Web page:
Meanwhile, a private limited company is a separate legal entity from its owners. This means shareholders are not personally liable for the company’s debts or legal liabilities beyond their shareholdings. And companies in Singapore are required to add the suffix “Pte Ltd” when referring to their business.

Unlike a sole proprietorship, owners who want to set up a private limited company must register with the Accounting and Corporate Regulatory Authority (ACRA) and comply with various legal and regulatory requirements.

These include appointing at least one director who is a resident of Singapore, filing annual returns, holding annual general meetings, and appointing a company secretary.

Now we’ve laid out the key difference between a sole proprietorship and a company, we’ll cover the pros and cons of each business structure based on the following:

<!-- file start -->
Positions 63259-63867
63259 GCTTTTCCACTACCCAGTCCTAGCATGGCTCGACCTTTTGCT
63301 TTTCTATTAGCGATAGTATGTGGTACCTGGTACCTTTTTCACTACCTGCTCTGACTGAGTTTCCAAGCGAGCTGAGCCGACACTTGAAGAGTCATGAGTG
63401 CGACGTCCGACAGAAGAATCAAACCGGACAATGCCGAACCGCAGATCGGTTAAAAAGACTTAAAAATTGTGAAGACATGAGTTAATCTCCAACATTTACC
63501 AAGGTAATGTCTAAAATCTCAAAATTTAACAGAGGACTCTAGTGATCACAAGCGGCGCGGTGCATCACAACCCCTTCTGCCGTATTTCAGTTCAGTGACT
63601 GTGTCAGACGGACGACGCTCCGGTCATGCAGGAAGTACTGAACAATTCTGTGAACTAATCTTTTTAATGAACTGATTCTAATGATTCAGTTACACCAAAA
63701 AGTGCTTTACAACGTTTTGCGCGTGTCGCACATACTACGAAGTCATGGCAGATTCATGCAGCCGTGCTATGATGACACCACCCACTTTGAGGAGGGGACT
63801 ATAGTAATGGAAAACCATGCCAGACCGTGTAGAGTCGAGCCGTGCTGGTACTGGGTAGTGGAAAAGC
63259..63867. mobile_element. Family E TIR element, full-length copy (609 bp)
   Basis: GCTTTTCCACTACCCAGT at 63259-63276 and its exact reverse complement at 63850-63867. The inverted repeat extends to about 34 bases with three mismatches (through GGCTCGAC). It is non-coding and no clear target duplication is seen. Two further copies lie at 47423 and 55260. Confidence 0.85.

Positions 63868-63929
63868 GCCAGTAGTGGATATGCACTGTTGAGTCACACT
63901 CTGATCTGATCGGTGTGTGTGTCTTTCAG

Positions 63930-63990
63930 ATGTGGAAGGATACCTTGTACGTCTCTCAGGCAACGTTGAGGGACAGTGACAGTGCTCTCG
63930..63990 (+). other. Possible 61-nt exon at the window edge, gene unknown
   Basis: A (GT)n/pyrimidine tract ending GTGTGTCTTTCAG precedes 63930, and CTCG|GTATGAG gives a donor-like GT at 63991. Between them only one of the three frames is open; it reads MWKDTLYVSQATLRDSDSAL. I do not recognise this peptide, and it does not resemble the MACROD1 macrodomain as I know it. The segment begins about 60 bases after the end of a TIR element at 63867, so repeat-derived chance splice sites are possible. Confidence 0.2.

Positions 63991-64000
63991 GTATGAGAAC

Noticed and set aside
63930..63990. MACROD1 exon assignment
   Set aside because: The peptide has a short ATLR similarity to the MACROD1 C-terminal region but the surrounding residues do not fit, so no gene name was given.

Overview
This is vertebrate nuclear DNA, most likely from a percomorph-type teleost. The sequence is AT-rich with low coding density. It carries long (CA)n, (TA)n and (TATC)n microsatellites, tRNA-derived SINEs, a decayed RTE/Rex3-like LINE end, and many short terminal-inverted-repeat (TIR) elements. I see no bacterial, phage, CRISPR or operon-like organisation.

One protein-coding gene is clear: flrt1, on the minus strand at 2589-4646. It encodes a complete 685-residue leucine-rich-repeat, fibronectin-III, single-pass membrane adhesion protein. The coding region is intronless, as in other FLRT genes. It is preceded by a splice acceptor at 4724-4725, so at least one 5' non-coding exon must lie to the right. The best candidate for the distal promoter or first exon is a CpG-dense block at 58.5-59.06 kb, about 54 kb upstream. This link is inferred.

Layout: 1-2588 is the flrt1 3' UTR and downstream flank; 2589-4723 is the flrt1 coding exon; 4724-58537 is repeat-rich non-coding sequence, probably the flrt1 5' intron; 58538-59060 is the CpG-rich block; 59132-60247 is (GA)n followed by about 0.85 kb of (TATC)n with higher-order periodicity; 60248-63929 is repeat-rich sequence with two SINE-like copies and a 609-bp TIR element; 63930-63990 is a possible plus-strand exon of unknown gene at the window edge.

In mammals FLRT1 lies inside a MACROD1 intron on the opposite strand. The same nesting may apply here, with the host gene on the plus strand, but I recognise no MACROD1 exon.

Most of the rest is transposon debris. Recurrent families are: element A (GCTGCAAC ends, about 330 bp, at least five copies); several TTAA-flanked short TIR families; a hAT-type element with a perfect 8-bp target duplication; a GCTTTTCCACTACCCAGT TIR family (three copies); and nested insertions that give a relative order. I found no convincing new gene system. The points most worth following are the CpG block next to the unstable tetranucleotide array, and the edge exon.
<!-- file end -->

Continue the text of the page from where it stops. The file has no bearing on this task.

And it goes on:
• Ownership
  • Citizenship
  • Ease of business registration
  • Liabilities
  • Regulatory compliance
  • Capital funding
  • Tax filing requirements
  • Business credibility
  • Perpetuity & succession
  • Business closure


1. Ownership

In a sole proprietorship, the business is owned by a single individual who has complete control over the company’s operations and profits. The owner is not required to share ownership or decision-making power with anyone else.

In contrast, a private limited company is owned by its shareholders, who each hold a certain percentage of its ownership through shares.